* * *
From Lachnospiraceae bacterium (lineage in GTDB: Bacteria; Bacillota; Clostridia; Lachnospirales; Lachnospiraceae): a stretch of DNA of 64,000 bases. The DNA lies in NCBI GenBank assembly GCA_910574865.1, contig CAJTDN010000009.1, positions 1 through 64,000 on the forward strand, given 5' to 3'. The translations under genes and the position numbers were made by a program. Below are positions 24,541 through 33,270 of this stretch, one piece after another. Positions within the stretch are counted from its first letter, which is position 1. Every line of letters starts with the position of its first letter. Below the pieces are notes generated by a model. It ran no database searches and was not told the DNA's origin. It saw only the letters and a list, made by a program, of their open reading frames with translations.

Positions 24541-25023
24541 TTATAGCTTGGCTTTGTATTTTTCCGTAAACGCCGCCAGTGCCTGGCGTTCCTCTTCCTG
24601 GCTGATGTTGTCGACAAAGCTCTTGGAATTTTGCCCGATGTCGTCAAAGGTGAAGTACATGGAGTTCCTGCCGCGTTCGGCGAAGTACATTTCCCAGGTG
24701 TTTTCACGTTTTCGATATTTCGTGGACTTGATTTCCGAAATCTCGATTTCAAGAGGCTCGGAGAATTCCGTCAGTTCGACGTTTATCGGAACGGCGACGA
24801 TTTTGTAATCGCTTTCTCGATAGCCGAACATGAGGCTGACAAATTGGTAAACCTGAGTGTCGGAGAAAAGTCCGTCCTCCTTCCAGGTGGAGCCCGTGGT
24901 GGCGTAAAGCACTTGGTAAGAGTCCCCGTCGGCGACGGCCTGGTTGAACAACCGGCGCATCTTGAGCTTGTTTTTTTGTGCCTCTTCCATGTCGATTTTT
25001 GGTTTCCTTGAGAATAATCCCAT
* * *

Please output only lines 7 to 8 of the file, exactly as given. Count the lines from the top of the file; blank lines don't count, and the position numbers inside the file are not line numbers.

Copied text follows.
24901 GGCGTAAAGCACTTGGTAAGAGTCCCCGTCGGCGACGGCCTGGTTGAACAACCGGCGCATCTTGAGCTTGTTTTTTTGTGCCTCTTCCATGTCGATTTTT
25001 GGTTTCCTTGAGAATAATCCCAT